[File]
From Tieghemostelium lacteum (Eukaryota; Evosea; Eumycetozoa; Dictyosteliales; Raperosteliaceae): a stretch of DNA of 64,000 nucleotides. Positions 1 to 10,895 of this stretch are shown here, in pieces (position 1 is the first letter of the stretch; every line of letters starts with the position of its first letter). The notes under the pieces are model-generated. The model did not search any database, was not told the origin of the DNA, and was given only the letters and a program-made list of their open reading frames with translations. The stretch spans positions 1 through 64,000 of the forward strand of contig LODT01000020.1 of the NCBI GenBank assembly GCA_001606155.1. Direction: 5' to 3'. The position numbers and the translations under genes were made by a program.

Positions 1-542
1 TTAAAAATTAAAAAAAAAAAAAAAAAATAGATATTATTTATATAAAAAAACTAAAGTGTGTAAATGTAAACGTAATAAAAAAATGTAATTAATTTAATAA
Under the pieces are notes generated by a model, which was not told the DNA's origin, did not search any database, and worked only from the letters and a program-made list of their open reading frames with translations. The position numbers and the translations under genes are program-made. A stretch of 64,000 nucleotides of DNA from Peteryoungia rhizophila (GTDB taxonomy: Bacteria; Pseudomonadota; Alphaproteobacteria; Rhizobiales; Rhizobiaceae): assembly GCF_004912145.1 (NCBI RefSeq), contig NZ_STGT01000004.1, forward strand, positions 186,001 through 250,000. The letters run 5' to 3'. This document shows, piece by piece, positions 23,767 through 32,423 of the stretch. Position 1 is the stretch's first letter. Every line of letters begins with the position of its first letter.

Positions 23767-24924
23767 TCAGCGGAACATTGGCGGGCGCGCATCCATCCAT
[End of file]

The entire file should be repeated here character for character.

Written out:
From Tieghemostelium lacteum (Eukaryota; Evosea; Eumycetozoa; Dictyosteliales; Raperosteliaceae): a stretch of DNA of 64,000 nucleotides. Positions 1 to 10,895 of this stretch are shown here, in pieces (position 1 is the first letter of the stretch; every line of letters starts with the position of its first letter). The notes under the pieces are model-generated. The model did not search any database, was not told the origin of the DNA, and was given only the letters and a program-made list of their open reading frames with translations. The stretch spans positions 1 through 64,000 of the forward strand of contig LODT01000020.1 of the NCBI GenBank assembly GCA_001606155.1. Direction: 5' to 3'. The position numbers and the translations under genes were made by a program.

Positions 1-542
1 TTAAAAATTAAAAAAAAAAAAAAAAAATAGATATTATTTATATAAAAAAACTAAAGTGTGTAAATGTAAACGTAATAAAAAAATGTAATTAATTTAATAA
Under the pieces are notes generated by a model, which was not told the DNA's origin, did not search any database, and worked only from the letters and a program-made list of their open reading frames with translations. The position numbers and the translations under genes are program-made. A stretch of 64,000 nucleotides of DNA from Peteryoungia rhizophila (GTDB taxonomy: Bacteria; Pseudomonadota; Alphaproteobacteria; Rhizobiales; Rhizobiaceae): assembly GCF_004912145.1 (NCBI RefSeq), contig NZ_STGT01000004.1, forward strand, positions 186,001 through 250,000. The letters run 5' to 3'. This document shows, piece by piece, positions 23,767 through 32,423 of the stretch. Position 1 is the stretch's first letter. Every line of letters begins with the position of its first letter.

Positions 23767-24924
23767 TCAGCGGAACATTGGCGGGCGCGCATCCATCCAT